Allan Cerf breaks down the Garcia vs. Fonseca fight
Particulars: On Feb. 14, 2020 at Honda Center, Anaheim, CA. (DAZN) it’s Ryan, “The Flash” Garcia vs. Francisco Fonseca of Argentina, Lightweights.
Background: 21-year-old heartthrob, Ryan Garcia of Los Angeles, takes on hard-nosed Francisco Fonseca for Garcia’s “Silver Lightweight Title” as opposed I guess to the Tin, Lightweight title. It’s defined as a replacement since 2010 for ‘interim’ belts. Huh? Why? Anyway, belts of all kinds matter a lot to every fighter so I guess we should respect it.
Garcia is charismatic and handsome, like his boss - the Golden Boy CEO. Oscar De La Hoya was 20 when he won a title in his twelfth fight. A more legit title, too - the WBO Super Feather belt for those fond of trivia. Like bossman Oscar, Garcia has impressive tools – speed, mobility and ring generalship. Unlike Oscar, he has no generational left hook.
Garcia benefits from Oscar’s knowledge of the game and connections which may be invaluable in avoiding pitfalls (Trinidad, Mosely II) that unfairly in my opinion, haunted Oscar’s career. The received experience will help Garcia more than his 4.7 million Instagram followers.
Fonseca, upbeat and friendly in interviews, has I’m afraid to say, somewhat average skills. Still, he nailed Geronvta Davis but good many times back in 2017 before losing on what was the most obvious rabbit punch in years. Now, that shot was B.S., but what observers may have missed was a powerful body shot Fonseca of El Rama, Nicaragua had absorbed moments before the rabbit punch. Regardless, the stoppage was as wrong as the foul blow. Fonseca actually has some excellent defensive angles as Davis discovered - but these are negated by a style focused on offense.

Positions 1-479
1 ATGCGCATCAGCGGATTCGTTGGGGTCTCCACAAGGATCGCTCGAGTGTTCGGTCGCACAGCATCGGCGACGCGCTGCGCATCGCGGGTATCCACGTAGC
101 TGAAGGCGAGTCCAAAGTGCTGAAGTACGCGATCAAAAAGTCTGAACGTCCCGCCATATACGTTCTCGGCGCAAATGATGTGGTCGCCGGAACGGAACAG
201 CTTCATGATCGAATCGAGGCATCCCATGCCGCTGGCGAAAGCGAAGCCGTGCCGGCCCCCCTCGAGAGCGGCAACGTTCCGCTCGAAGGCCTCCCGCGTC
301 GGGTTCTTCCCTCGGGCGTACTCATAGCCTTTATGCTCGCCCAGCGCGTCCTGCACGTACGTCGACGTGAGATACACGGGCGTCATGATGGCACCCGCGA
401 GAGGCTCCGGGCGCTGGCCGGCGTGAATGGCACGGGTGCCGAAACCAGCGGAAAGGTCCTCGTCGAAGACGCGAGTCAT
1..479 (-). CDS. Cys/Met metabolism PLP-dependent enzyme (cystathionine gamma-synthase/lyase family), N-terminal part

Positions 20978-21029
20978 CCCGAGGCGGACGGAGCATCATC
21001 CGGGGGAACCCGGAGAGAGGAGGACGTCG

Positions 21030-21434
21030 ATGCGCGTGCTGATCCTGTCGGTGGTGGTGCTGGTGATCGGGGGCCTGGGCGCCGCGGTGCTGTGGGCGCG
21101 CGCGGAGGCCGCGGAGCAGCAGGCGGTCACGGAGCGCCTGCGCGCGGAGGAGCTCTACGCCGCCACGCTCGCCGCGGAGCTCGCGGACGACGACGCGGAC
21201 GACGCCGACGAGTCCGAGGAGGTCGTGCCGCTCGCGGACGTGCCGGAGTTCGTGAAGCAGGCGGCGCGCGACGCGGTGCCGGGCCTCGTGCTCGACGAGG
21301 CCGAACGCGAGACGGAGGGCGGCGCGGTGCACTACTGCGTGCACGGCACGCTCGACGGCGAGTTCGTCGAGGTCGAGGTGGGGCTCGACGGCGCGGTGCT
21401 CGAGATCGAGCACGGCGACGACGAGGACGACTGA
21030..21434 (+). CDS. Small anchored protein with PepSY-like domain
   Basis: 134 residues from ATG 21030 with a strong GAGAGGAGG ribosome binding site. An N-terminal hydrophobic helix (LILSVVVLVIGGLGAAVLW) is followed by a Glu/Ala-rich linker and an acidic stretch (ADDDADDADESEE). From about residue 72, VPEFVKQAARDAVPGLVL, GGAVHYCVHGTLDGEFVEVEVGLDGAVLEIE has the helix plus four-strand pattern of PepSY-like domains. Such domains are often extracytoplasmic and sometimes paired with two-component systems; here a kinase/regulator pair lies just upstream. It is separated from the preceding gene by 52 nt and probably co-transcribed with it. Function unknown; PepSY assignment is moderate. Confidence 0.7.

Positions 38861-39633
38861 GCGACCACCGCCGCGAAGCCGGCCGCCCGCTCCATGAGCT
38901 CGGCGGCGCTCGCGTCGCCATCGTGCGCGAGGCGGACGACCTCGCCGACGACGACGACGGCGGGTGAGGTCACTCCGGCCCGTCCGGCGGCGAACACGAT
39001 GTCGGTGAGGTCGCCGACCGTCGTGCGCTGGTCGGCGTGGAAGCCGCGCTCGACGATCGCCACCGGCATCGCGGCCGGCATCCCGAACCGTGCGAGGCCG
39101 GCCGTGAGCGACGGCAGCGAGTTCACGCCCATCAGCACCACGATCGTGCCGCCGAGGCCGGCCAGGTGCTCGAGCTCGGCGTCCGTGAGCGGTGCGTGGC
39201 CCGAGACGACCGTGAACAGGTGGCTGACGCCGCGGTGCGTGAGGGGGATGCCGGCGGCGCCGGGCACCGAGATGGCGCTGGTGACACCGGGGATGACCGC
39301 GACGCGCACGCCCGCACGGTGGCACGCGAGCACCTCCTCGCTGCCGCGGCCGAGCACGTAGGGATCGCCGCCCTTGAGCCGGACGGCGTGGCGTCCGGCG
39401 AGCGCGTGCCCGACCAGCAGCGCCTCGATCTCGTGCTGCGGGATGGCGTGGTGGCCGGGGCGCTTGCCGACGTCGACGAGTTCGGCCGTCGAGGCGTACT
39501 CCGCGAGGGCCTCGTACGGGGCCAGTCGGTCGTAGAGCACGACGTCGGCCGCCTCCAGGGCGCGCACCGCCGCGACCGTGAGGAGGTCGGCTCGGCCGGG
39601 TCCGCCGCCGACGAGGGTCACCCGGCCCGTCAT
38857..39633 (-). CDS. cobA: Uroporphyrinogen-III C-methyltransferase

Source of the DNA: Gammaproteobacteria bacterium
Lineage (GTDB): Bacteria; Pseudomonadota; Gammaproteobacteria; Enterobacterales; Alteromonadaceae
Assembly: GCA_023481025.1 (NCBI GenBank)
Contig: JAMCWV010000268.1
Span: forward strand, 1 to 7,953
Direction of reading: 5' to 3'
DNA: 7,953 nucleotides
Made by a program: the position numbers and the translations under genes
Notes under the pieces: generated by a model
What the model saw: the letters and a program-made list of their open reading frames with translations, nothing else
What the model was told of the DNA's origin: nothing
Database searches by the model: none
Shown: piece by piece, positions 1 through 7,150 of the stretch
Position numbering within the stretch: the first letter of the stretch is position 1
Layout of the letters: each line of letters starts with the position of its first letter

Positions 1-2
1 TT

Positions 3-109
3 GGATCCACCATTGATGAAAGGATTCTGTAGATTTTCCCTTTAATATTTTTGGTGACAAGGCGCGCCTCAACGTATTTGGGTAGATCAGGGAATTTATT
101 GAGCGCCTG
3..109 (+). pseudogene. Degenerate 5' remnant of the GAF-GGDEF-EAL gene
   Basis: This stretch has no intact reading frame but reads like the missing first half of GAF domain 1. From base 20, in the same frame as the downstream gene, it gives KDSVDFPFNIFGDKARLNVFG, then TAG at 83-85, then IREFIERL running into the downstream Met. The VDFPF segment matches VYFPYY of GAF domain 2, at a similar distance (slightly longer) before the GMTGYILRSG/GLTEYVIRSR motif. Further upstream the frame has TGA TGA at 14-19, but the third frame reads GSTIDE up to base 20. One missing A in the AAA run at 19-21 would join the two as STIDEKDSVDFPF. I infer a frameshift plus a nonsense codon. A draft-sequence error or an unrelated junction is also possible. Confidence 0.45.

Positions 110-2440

I don’t know if Fonseca still has Rosendo Alvarez in his corner but if so, it can only help. Rosendo Alvarez incredibly, knocked down Ricardo Lopez before the fight was stopped on a technical draw. The rematch led to a split decision. If Alvarez and Fonseca’s older brother Jose, who train him, focused more on his angles, Fonseca would be a much more formidable fighter. He doesn’t have a lot of power, and while he often throws four punch combinations, they’re slow.
Garcia has much more obvious talent. He’s powerful and quick and heavy-handed and very aggressive. While not as fast as his boss, he could well become a legit superstar. Notice that Garcia keeps opponents at the very end of his punches, where they are most powerful – bad news for opponents. This allows him to be a power puncher (like Wilder) as an outside fighter. What will happen when better opponents deny him this advantage? Regarding “needs improvement,” young Ryan – who waits for and picks spots beautifully – should still work on combinations with more punches. Maybe Oscar is the ideal coach for that.
Fighters Grades: (Speed, Power, Defense, Reach, Age, Stamina, Experience)
Ryan Garcia: B+ B+ B+ B A B+ B (Average of all) B+ (3.3)
Francisco Fonseca: C+ B- B- B- B B (Average of all) B- (2.8)
Reality Check: Oscar is no fool and this fight is a good mixture of risk/reward. It’s Garcia’s to win – or it wouldn’t be happening. HOWEVER – if Fonseca concentrates on angles and a distance fight as did former Garcia opponent Jayson Velez, this affair could go 12. Either way, Garcia must look very good to keep momentum going and the gals happy - keeping his looks and social media winning ways, intact.
Fight and prediction: A little too much Garcia and a trifle underpowered opponent.
Garcia TKO Fonseca 10.